the boardwalk cafw

Tucked away in Duke Street Arcade is a new lifestyle café which wants to bring the surf, skate and snowboard culture into the centre of Cardiff.

From the outset, it’s plain to see that The Boardroom is inspired by extreme sports: from the seats made of used skateboards (courtesy of Spit and Sawdust Skate Park) and the deck bunting, to the surfboard table and the mounted snowboards; a lot of love, care and attention has gone into the details.

the boardwalk cafw the boardwalk cafw

The owner, Caroline Nieuwenhuis, is a Cardiff local who has returned to her hometown after a stint in Newquay studying Surf Science and Technology and working as a surf instructor. At just 24, she has managed fulfil her dream of opening a café off her own back, with help from a Welsh Government grant, and she hopes to supply a place where people can meet, chat and hang out.

caroline the boardwalk cafw

And she has big plans. A TV set has just been installed to play back-to-back surf, skate and snowboard movies, and surf club socials and meetings are being organised. Extreme film premières and other events are also being discussed.

But to be honest even without all that extra stuff, it’s just a nice spot to grab a coffee or a smoothie and have a break from work, shopping or whatever else you are doing in town. Food is kept simple with bagels (including gluten free) on offer, along with brownies and cakes. It’s a way to unite the subcultures of Cardiff which are ever present but a little disconnected.

the boardwalk cafw the boardwalk cafw

Without trying to sound too League of Gentlemen, is a local café owned by a local girl, so why wouldn’t you check it out?

I can recommend the Green Reviver. It’s bloody lovely.

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A-Z of Cardiff – A is for Arcades…

Writer Katie Hamer is busily discovering parts of the city and revealing them through her We Are Cardiff series, the A-Z of what makes Cardiff special to her. She’ll be sharing the parts of the city she finds with you over the following weeks, so stay tuned! 

The Hayes

A is for Arcades

I love these covered shopping streets, for providing shelter from the weather, and because I can browse without dodging traffic. Other cities have arcades too, but only Cardiff is “The City of Arcades”.

There’s a strong café culture here, even on a Monday morning. I’m greeted by cooking aromas. I feel tempted to stop at one of the outside tables, and sample some local cuisine. I have to remind myself that it’s just a couple of hours since I had breakfast. Oh, well!

Cardiff’s historic arcades are divided into the Castle Quarter, and the Morgan Quarter. I have a special fondness for the Morgan Quarter, so it’s this part of Cardiff that I decided to write about. I know this Quarter best because I worked at David Morgan, The Family Store, around which these arcades were centred. I worked there as a temp prior to its closure in 2005.

On Monday mornings long past, I would run down the Royal Arcade, to the staff entrance. I had to be on the shop floor five minutes before opening time. This was no tall order, as my department was on the top floor, and the staff’s changing rooms were in the basement. How I would panic if the train were delayed. Bad punctuality was frowned upon, even more than greeting a senior member of staff with their first name.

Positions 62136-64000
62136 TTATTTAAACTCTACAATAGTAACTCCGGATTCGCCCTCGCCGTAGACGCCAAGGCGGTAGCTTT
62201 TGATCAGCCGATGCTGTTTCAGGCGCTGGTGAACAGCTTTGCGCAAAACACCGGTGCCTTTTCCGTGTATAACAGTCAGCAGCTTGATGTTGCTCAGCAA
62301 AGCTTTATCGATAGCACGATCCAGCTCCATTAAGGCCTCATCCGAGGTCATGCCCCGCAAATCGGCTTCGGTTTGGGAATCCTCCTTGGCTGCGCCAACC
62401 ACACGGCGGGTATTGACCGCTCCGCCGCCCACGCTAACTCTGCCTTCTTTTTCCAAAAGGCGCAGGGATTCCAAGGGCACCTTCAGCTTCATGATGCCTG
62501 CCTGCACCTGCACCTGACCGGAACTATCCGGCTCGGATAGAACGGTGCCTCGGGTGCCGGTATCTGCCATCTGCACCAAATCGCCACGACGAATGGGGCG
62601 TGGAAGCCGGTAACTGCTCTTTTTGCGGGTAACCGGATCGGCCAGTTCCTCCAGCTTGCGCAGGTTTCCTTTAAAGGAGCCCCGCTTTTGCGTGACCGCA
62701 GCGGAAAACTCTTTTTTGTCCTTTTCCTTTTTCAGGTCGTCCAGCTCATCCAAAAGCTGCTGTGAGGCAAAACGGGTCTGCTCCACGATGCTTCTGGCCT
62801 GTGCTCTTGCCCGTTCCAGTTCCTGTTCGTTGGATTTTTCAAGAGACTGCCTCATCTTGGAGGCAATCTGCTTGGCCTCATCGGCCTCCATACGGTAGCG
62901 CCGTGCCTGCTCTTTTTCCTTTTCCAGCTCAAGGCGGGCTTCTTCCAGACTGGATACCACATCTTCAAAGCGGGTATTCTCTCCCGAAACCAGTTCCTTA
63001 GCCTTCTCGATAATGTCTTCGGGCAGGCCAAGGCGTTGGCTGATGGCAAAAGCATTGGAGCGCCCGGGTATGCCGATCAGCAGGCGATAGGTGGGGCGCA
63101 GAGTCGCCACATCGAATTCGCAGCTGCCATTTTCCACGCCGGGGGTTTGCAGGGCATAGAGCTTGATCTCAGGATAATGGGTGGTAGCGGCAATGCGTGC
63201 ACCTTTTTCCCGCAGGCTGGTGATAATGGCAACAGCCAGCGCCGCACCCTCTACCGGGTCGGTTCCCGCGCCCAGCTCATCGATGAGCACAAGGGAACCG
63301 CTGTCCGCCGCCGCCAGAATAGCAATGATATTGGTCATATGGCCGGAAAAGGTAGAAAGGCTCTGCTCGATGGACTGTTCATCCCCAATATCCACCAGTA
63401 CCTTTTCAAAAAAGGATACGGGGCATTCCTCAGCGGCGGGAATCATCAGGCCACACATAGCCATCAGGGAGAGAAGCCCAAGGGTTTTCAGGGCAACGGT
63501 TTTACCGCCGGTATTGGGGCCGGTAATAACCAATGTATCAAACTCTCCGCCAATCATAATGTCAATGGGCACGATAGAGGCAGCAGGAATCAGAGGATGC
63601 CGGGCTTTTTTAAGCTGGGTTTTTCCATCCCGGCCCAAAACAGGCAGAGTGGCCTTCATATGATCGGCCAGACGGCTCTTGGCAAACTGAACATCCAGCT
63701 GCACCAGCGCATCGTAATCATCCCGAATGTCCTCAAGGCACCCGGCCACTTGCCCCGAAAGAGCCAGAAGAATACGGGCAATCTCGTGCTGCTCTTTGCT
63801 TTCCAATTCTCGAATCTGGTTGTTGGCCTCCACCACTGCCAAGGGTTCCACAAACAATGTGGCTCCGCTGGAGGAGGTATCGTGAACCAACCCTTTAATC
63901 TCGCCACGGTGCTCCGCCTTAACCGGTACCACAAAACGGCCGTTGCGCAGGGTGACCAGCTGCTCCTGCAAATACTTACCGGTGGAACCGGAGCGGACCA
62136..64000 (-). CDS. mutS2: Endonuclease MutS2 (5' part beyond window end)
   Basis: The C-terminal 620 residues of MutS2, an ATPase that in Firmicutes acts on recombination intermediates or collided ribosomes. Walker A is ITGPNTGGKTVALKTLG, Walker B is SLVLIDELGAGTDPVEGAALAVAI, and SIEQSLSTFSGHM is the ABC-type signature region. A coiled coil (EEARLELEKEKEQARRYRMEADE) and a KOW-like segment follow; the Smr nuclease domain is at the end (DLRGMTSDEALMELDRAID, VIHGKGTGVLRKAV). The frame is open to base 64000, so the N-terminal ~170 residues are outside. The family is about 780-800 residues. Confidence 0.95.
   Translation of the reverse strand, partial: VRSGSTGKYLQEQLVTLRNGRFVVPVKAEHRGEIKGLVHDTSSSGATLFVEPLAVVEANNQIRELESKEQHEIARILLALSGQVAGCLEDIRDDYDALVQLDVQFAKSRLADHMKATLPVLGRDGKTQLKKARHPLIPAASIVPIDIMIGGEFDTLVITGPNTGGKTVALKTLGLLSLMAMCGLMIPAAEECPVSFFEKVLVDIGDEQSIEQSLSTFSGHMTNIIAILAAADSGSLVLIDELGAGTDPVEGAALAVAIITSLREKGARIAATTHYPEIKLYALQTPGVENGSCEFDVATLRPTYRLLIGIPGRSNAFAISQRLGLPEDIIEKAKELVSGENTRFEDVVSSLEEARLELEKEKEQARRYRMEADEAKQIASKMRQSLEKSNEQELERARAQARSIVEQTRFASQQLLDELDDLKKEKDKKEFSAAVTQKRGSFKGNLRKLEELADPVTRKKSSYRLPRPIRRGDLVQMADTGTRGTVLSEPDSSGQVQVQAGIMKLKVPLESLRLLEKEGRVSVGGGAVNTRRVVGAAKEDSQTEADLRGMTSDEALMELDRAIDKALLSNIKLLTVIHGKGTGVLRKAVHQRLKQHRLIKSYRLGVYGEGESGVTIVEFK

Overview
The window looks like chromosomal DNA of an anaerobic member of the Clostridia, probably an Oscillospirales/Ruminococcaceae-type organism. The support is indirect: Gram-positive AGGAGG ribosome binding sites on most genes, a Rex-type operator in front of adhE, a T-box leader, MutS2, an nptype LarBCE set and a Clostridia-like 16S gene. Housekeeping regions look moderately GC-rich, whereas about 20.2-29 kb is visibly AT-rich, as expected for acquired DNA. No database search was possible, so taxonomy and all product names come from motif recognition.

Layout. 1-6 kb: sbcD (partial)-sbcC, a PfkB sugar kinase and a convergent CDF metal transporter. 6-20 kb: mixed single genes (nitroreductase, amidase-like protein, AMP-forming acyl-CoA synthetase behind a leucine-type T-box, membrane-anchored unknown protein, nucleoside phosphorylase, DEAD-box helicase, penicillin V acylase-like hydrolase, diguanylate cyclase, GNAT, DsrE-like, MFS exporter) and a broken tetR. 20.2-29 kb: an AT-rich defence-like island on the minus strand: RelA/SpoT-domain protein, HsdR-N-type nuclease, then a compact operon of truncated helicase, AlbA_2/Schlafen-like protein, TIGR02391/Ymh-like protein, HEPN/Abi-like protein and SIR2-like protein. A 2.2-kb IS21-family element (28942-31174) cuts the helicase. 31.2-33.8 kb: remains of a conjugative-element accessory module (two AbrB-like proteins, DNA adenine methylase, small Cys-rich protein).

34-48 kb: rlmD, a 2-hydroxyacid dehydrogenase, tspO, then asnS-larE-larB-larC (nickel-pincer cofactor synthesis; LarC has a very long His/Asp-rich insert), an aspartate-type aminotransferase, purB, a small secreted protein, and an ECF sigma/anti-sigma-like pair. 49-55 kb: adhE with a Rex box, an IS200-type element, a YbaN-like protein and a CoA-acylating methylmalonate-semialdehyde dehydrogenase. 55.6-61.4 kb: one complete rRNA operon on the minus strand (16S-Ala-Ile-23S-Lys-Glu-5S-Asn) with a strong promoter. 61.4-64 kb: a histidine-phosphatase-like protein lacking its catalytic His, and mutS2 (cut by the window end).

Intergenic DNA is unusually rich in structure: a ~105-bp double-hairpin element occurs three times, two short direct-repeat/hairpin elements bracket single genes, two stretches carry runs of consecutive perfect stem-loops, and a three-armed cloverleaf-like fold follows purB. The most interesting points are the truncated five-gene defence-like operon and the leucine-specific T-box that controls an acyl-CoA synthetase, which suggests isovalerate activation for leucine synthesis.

What David Morgan represented, was traditional values, and exceptional customer service. Along with everyone else who worked there, I felt a huge sadness on the day the store finally closed. Stepping out of the shop for the last time, I wondered what the future held for these special arcades. I still recall my department manager telling me that, within ten years, Cardiff would become indistinguishable from any other city in terms of shops.

Well, we are nearly ten years on, and I’m pleased to say that this isn’t the case. The oldest of the three arcades, the Royal Arcade actually predates David Morgan Ltd, so it is perhaps not so astonishing that it has survived the store’s closure. This particular arcade opened in 1858, 21 years before The Family Store was established.

Royal Arcade

Royal Arcade 2

Thankfully, when the David Morgan family dissolved the Cardiff Arcades Co in late 2004, new owners, Helical Bar, stepped in to save them. It’s wonderful to see how much investment the new owners have placed in them, and how they have preserved them for future generations. True, there are vacant shop units, but that’s the state of shopping centres everywhere, these days.

Morgan Arcade 4

Morgan Arcade 3

The Royal Arcade and the Morgan Arcade are very much at the heart of the Morgan Quarter, with their rows of shops linking St Mary Street with the Hayes. There’s a vibrant mix of boutiques, health food outlets, artists’ studios, furniture stores and bookshops. One of my favourite surprises is hidden in the middle of Morgan Arcade. This is where you can find Spillers Records, the world’s oldest record shop. It opened in 1894, but hasn’t always been where it is now. In fact, its existence predates that of its current location by five years.

I feel I should also mention the Wyndham Arcade, as it is more easily overlooked. These days, it’s more tagged on to the Café Quarter, and it has the ambience you’d expect from such a location. It’s quieter than the other two arcades, with a relaxed atmosphere that reminds me of the cobbled streets in the Algarve. This arcade is light and airy, and more inviting than I ever imagined it to be, from photos.

Wyndham Arcade

Wyndham Arcade 2

I have only scratched the surface of what is so special about these arcades. I could spend a whole day exploring them, and still have more things to come back and see. Have I convinced you? Why not come and explore them yourself – they’re worth a visit. Please share your opinions in the comments below.

Morgan Arcade 2